Windows Server 2003 (2003)

Defining server roles and features, Windows Server 2003 introduced the .NET framework, enhancing application development and deployment capabilities. This version improved scalability and performance, making it suitable for small and large enterprises. It also featured improved security with the introduction of the Security Configuration Wizard and the ability to create multiple server roles streamlined the management of services and resources.

Windows Server 2003 R2 (2005)

This release added Active Directory Federation Services and improved data compression capabilities, boosting security and efficiency in data management. The enhanced Active Directory features allowed better integration with web services and cloud applications. Windows Server 2003 R2 also included the DFS Replication service, which improved file replication and management across distributed networks.

Windows Server 2008

Windows Server 2008 brought several key innovations, including Hyper-V virtualization, Server Core, and BitLocker, providing enhanced security and virtualization options. Hyper-V allowed for creating and managing virtual machines, promoting better resource utilization and cost savings. Server Core offered a minimal installation option that reduced the attack surface and improved performance. BitLocker provided full-disk encryption, protecting data from unauthorized access.

Windows Server 2012

With the introduction of Windows Containers and significant improvements to Hyper-V, Windows Server 2012 offered advanced virtualization and containerization features. This version focused on cloud integration, enabling seamless hybrid cloud scenarios. The new Storage Spaces feature allowed for the creation of flexible and resilient storage solutions. Enhanced management tools and the introduction of PowerShell 3.0 improved automation and efficiency.

Windows Server 2016

Released in October 2016, Windows Server 2016 was a significant upgrade from its predecessors, introducing numerous new features to improve security, performance, and scalability.

Released in October 2016, Windows Server 2016 was a significant upgrade from its predecessors, introducing numerous new features aimed at improving security, performance, and scalability.

Windows Server 2016 Key Features

  • Nano Server: A lightweight installation option designed for running cloud-native applications and microservices, with a significantly smaller footprint than the Server Core installation.
  • Windows Containers: Introduced support for Docker-based containers, enabling easier deployment and management of applications in isolated environments.
  • Hyper-V Enhancements: Improved virtualization features, including nested virtualization (running Hyper-V within a VM), shielded VMs for enhanced security, and discrete device assignment.
  • Software-Defined Networking (SDN): Advanced networking features, including the Network Controller, to automate network configuration and management.
  • Storage Spaces Direct (S2D): Enabled building of highly available and scalable storage solutions using locally attached disks, providing a cost-effective alternative to traditional SANs.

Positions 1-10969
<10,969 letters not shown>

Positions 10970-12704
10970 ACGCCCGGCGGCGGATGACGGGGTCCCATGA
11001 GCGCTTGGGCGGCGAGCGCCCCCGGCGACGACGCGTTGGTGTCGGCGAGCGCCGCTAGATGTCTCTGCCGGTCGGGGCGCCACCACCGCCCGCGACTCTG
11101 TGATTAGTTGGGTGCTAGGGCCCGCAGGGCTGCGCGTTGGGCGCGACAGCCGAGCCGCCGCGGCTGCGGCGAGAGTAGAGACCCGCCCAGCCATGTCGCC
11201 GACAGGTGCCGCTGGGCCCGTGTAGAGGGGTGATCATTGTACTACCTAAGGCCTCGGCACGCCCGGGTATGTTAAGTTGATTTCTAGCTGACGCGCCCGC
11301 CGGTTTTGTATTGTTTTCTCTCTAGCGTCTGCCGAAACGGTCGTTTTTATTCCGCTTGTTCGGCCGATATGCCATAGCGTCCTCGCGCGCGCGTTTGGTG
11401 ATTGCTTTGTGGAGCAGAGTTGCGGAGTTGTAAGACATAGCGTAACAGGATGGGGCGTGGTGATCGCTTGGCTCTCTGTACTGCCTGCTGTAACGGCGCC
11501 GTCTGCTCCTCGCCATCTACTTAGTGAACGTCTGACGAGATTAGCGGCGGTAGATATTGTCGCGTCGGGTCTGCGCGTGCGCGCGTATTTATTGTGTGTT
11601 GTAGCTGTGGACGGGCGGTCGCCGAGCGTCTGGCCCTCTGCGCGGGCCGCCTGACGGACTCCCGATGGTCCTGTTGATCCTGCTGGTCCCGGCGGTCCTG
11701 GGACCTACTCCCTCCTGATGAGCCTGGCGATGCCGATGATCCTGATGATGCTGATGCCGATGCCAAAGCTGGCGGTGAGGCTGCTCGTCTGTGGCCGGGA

• Active Directory Federation Services (ADFS) Improvements: Enhanced security features, including conditional access policies and support for modern authentication protocols.

Windows Server 2019

Launched in October 2018, Windows Server 2019 built upon the foundation of Server 2016, introducing new features and improvements focused on hybrid cloud scenarios, security, and application platform enhancements.

Windows Server 2019 Key Features

  • Hybrid Cloud Integration: Enhanced integration with Azure services, including Azure Backup, Azure Site Recovery, and Azure File Sync, facilitating a seamless hybrid cloud environment.
  • Windows Admin Center: A modern, web-based management interface for managing servers, clusters, hyper-converged infrastructure, and Windows 10 PCs, providing a unified experience.
  • Advanced Threat Protection (ATP): Improved security features, including Windows Defender ATP, which provides deep platform sensors and response actions to detect and mitigate advanced threats.
  • System Insights: Predictive analytics capabilities built into Windows Server, using machine learning to analyze system data and provide insights for proactive issue resolution.
  • Storage Migration Service: Simplified migration of servers and data to newer versions of Windows Server or Azure, reducing downtime and complexity.
  • Kubernetes Support: Improved support for running Kubernetes clusters on Windows Server, enabling better orchestration of containerized applications.

Windows Server 2022

Released in August 2021, Windows Server 2022 represents the latest evolution in Microsoft's server operating system lineup, emphasizing security, hybrid cloud capabilities, and application modernization.

Windows Server 2022 Key Features

  • Secured-core Server: Enhanced security features, including hardware root-of-trust, firmware protection, and virtualization-based security providing comprehensive protection against sophisticated threats.
  • Azure Arc Integration: Extended hybrid cloud capabilities, allowing management of Windows Servers from Azure, regardless of their location, with consistent governance and compliance.